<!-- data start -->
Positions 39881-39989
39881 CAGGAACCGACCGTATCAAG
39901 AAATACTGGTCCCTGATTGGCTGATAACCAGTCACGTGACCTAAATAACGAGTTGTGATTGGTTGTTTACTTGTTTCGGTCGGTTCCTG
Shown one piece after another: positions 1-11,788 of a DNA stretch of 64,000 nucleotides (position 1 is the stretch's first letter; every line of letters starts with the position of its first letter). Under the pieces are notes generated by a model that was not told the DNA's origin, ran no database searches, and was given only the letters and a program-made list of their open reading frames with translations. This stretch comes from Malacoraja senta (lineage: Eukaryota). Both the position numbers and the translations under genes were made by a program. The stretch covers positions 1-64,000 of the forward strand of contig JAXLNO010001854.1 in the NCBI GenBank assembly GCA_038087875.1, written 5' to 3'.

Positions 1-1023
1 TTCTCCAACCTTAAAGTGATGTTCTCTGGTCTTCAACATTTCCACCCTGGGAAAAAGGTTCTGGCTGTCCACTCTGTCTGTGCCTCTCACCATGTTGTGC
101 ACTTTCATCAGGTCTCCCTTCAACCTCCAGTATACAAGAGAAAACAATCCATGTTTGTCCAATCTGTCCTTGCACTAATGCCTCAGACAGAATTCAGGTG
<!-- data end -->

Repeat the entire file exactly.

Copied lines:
Positions 39881-39989
39881 CAGGAACCGACCGTATCAAG
39901 AAATACTGGTCCCTGATTGGCTGATAACCAGTCACGTGACCTAAATAACGAGTTGTGATTGGTTGTTTACTTGTTTCGGTCGGTTCCTG
Shown one piece after another: positions 1-11,788 of a DNA stretch of 64,000 nucleotides (position 1 is the stretch's first letter; every line of letters starts with the position of its first letter). Under the pieces are notes generated by a model that was not told the DNA's origin, ran no database searches, and was given only the letters and a program-made list of their open reading frames with translations. This stretch comes from Malacoraja senta (lineage: Eukaryota). Both the position numbers and the translations under genes were made by a program. The stretch covers positions 1-64,000 of the forward strand of contig JAXLNO010001854.1 in the NCBI GenBank assembly GCA_038087875.1, written 5' to 3'.

Positions 1-1023
1 TTCTCCAACCTTAAAGTGATGTTCTCTGGTCTTCAACATTTCCACCCTGGGAAAAAGGTTCTGGCTGTCCACTCTGTCTGTGCCTCTCACCATGTTGTGC
101 ACTTTCATCAGGTCTCCCTTCAACCTCCAGTATACAAGAGAAAACAATCCATGTTTGTCCAATCTGTCCTTGCACTAATGCCTCAGACAGAATTCAGGTG